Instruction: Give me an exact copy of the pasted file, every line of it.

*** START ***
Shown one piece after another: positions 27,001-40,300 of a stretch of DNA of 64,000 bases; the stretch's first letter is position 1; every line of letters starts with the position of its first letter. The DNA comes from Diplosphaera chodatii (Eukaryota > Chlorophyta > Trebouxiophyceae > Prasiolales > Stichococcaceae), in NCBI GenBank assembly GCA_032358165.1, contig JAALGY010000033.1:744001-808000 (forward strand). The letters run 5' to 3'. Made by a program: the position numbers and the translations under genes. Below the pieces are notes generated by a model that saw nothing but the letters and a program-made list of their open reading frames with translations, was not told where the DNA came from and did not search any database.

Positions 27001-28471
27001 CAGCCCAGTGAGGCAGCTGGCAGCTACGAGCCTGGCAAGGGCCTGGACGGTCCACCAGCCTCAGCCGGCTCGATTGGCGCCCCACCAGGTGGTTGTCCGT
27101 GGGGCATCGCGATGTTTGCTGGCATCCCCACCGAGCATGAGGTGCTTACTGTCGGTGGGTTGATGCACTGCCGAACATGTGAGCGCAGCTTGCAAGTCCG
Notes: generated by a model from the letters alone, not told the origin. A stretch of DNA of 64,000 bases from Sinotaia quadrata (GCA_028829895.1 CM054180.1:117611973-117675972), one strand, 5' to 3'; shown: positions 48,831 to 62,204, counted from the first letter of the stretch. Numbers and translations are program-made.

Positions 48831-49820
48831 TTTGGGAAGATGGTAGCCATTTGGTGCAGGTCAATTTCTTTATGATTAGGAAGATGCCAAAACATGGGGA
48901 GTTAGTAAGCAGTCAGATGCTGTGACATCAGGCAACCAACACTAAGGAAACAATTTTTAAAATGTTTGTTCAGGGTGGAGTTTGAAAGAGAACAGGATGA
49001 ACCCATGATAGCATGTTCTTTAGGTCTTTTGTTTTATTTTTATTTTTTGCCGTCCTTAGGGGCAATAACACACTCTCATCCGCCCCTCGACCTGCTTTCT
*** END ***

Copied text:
Shown one piece after another: positions 27,001-40,300 of a stretch of DNA of 64,000 bases; the stretch's first letter is position 1; every line of letters starts with the position of its first letter. The DNA comes from Diplosphaera chodatii (Eukaryota > Chlorophyta > Trebouxiophyceae > Prasiolales > Stichococcaceae), in NCBI GenBank assembly GCA_032358165.1, contig JAALGY010000033.1:744001-808000 (forward strand). The letters run 5' to 3'. Made by a program: the position numbers and the translations under genes. Below the pieces are notes generated by a model that saw nothing but the letters and a program-made list of their open reading frames with translations, was not told where the DNA came from and did not search any database.

Positions 27001-28471
27001 CAGCCCAGTGAGGCAGCTGGCAGCTACGAGCCTGGCAAGGGCCTGGACGGTCCACCAGCCTCAGCCGGCTCGATTGGCGCCCCACCAGGTGGTTGTCCGT
27101 GGGGCATCGCGATGTTTGCTGGCATCCCCACCGAGCATGAGGTGCTTACTGTCGGTGGGTTGATGCACTGCCGAACATGTGAGCGCAGCTTGCAAGTCCG
Notes: generated by a model from the letters alone, not told the origin. A stretch of DNA of 64,000 bases from Sinotaia quadrata (GCA_028829895.1 CM054180.1:117611973-117675972), one strand, 5' to 3'; shown: positions 48,831 to 62,204, counted from the first letter of the stretch. Numbers and translations are program-made.

Positions 48831-49820
48831 TTTGGGAAGATGGTAGCCATTTGGTGCAGGTCAATTTCTTTATGATTAGGAAGATGCCAAAACATGGGGA
48901 GTTAGTAAGCAGTCAGATGCTGTGACATCAGGCAACCAACACTAAGGAAACAATTTTTAAAATGTTTGTTCAGGGTGGAGTTTGAAAGAGAACAGGATGA
49001 ACCCATGATAGCATGTTCTTTAGGTCTTTTGTTTTATTTTTATTTTTTGCCGTCCTTAGGGGCAATAACACACTCTCATCCGCCCCTCGACCTGCTTTCT